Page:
Assistant State's Attorney Robert Babbitt stated that on February 7, the investigating officers advised him that defendant was admitting his participation in the homicides. At about 1:55 a.m. that day, after defendant had made a second oral statement, he agreed to make a court-reported statement. Babbitt and Officer Scott Keenan were the only two present with defendant at this time. Prior to making the statement, defendant was advised again of his Miranda rights. Defendant's statement was taken, transcribed, and Babbitt then read it to him. Defendant then read the statement, made corrections on it and initialled his corrections. In response to Babbitt's inquiry concerning defendant's treatment by the police, defendant stated that the policemen had treated him "very nice."

At the close of the evidence, the trial Judge stated that there was no evidence of any physical brutality or coercion. The court noted that defendant had been permitted to sleep for portions of the period of his detention, he had been permitted use of the lavatory, he had been given food and cigarettes upon his request, and he was permitted to speak privately with his mother. The trial court found that Hart's conversations with defendant were not for investigatory purposes. Finally, the trial Judge stated that, with the exception of the first interview, the evidence showed that defendant was alert and responsive and that there was no evidence that he was impaired due to his earlier use of drugs and alcohol. Based on this evidence, the court denied defendant's motion to suppress his confession.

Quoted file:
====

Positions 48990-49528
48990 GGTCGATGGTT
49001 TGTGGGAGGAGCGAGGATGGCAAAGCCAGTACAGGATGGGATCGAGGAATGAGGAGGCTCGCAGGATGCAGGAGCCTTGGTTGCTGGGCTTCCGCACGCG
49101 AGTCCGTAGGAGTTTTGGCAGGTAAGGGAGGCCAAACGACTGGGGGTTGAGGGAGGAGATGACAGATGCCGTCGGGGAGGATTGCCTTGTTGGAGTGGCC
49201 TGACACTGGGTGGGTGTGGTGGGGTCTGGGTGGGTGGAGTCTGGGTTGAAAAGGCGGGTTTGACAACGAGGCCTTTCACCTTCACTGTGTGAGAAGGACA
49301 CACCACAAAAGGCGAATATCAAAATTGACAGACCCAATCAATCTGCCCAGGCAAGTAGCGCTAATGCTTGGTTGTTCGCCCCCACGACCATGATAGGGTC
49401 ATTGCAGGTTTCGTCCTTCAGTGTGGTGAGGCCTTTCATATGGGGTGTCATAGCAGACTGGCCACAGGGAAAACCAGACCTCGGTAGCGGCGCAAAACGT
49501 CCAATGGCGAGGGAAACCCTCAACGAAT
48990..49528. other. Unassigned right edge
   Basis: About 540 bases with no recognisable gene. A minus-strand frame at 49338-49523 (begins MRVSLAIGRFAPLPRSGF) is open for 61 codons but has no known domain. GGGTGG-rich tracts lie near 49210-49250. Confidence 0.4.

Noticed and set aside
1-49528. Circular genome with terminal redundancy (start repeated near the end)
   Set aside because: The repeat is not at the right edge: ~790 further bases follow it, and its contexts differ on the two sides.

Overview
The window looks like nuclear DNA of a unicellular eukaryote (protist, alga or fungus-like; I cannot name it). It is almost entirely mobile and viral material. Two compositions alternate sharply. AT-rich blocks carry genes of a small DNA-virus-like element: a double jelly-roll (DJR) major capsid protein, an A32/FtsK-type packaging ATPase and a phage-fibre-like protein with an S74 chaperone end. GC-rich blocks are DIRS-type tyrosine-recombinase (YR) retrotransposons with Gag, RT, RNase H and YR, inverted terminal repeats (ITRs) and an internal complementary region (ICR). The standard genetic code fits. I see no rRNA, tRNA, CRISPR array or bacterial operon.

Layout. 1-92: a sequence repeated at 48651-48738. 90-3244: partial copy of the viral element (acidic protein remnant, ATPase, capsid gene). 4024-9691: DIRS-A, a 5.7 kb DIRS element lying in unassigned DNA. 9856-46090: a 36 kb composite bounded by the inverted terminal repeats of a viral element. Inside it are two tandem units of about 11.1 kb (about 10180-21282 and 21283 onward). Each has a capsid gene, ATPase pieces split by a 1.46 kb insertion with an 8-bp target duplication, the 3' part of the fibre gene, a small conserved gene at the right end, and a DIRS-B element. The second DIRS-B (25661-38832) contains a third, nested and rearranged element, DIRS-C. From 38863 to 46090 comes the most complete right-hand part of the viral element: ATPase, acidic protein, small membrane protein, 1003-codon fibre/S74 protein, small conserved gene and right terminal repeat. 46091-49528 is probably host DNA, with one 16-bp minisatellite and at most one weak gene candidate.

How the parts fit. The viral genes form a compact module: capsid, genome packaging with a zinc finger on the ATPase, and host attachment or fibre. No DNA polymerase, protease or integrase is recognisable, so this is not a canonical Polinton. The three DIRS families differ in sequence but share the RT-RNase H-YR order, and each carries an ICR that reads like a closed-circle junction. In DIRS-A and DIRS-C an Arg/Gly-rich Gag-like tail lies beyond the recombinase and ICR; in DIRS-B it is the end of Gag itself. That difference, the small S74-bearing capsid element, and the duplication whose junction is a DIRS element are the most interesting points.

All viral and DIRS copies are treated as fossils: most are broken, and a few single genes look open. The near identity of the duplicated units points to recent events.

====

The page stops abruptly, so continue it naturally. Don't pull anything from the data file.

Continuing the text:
At trial, Carmon Frapolli, manager of the 1635 Morse Avenue apartment building, stated that defendant and Glenn had moved into the apartment building in July 1984 and that they occupied apartment number 303. Defendant moved out of the apartment about three weeks prior to the murders. The move was the result of the last of many breakups ...